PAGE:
Wine is made in the Vineyard
Before you get to the part where fermented juice turns into wine, prior to picking the grapes, much of the work need to produce great wine takes place in the vineyard. Many of the choices made by the vineyard manager dictate the type of wine, style and character of the finished product. The goal for most top wines is achieve the desired level of ripeness in the grapes, with considerations given to the amount of yields hoped for, from the vineyards. All these choices take place long before the grapes are picked.
During the winter months, following the previous vintage, green pruning and bud thinning take place. The purpose behind this is to decrease the amount of plant material on the vines that could hold back the grapes from the the full value of being exposed to the sun. This will also help encourage concentration in the fruit.
How much green harvesting takes place in the next step. Green harvesting will determine much about the type of wine being produced. A green harvest is essential to reducing yields. While green harvesting is conducted in most Bordeaux vineyards, it’s a moderately new practice that began to take hold in 1986 in the Medoc, before moving to the Right Bank by 1989. Green harvesting is simply the act of removing unripe grape bunches. This is done while the grapes are still green, hence the term, green harvesting. By conducting a green harvest, the remaining berries will receive more important nutrients. In turn, this should increase the concentration and flavor compounds needed to make great wine. Decisions also need to be made regarding the amount of buds per vine. A second green harvest can take place later in the growing season, removing clusters that are not ripening well, further concentration the best grapes on the vine.
Deleafing or leaf removal is another choice made in the vineyards. The removal of leaves to allow for more exposure to sun, while cutting down the opportunity for the development of rot is sometimes needed, depending on the vineyard, growing seasons and desires of the wine maker.
HARVESTING THE GRAPES
Depending on the vintage, and the appellation, a harvest can start as early as mid September, or as late as October. The fruit is picked at the top estates by hand and with machines at other wineries. Harvesting begins with young vines as they mature first. Grapes for white wines, Sauvignon Blanc and Semillon are picked before fruit used to make red wines. Merlot is picked before Cabernet Sauvignon and Cabernet Franc. The grapes are vinified separately. Some of the largest Bordeaux chateaux require over 200 pickers to help with their harvest. Selection of the top fruit usually takes place at least twice in the vineyards and at the winery. This is usually done by hand. However, starting with 2009 in Bordeaux, Optical Sorting Machines have been used at select Chateaux.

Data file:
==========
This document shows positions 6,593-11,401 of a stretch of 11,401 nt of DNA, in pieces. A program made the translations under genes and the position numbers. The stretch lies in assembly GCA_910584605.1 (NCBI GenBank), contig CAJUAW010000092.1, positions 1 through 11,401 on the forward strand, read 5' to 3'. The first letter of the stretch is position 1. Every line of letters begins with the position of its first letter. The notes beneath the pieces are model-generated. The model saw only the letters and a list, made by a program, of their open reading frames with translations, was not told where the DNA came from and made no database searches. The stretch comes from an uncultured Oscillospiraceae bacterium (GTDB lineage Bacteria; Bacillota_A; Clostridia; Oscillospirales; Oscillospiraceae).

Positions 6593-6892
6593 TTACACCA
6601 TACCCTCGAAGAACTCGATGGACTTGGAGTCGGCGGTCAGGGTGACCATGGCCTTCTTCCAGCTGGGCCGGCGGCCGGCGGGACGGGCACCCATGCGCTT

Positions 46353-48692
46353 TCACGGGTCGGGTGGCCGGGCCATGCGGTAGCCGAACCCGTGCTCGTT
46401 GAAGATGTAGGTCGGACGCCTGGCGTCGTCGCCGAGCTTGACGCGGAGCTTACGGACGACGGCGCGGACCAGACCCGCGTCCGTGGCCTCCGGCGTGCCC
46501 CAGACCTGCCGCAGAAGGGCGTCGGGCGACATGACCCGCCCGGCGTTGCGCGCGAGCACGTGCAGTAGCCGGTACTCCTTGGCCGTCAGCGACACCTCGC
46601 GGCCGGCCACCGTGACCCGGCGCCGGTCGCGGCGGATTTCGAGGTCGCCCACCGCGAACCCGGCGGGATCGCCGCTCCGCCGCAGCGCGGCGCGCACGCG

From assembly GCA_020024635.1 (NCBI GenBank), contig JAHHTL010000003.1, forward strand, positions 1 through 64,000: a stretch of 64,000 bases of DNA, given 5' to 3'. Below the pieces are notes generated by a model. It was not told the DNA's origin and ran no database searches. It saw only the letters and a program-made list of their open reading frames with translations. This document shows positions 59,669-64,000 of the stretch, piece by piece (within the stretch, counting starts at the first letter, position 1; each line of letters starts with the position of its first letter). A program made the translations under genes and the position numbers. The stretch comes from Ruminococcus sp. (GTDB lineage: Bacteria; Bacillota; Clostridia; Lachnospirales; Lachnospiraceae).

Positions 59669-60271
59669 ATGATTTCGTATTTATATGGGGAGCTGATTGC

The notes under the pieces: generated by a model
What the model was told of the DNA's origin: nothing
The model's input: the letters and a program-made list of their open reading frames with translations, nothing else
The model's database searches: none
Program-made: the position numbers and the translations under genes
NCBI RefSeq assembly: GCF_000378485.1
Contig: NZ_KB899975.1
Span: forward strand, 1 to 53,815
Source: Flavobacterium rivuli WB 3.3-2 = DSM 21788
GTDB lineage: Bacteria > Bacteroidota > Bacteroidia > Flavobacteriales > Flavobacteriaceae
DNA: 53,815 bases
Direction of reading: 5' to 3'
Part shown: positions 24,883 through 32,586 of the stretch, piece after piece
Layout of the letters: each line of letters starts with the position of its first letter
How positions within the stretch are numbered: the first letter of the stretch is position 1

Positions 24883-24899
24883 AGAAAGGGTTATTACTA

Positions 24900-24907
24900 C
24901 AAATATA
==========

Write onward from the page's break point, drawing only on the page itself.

Taking the vintage into consideration, the decision on when to pick is crucial as it determines the style and character of the wine. The date of the harvest allows the winemaker to produce a wine in the character and style they prefer. When the grapes are picked also determines the level of alcohol, sugar and acidity in the wine.
Some growers prefer picking slightly before, or even before the grapes are fully mature. This gives them brighter flavored, less potentially alcoholic, and more acidic fruits to vinify. Picking earlier, does not always produce grapes with ripe seeds, skins or tannins, which will be reflected in the wine.
Waiting to harvest when the berries are fully phenonically ripe can be dangerous as the grapes cold be exposed to rain during that period. Phenolically ripe fruit is sweeter, potentially higher in alcohol and can deliver darker, fruit flavors and even notes of blueberries along with plusher textures.
Growers that wait too long can harvest grapes that are over ripe, higher in sugar and alcohol and taste similar to raisins and figs, which is not desirable.
St. Emilion is currently leading the way for technological advancement. To aid in harvesting, Gerard Perse, who owns a myriad of Bordeaux properties, most notably Chateau Pavie, helped develop the optical sorting machine over a 4 year period. This is a big help for chateaux who want to produce and make red wine. The machine uses image analysis allowing unwanted elements to be removed. Thus, operators can set the machine to remove foreign objects, vegetal or unripe berries by size or color. The fruit moves along a conveyor belt with a blue background while a camera takes continuous pictures, analyzing the grapes. An ejection mechanism removes unwanted objects using high frequency, pneumatic nozzles.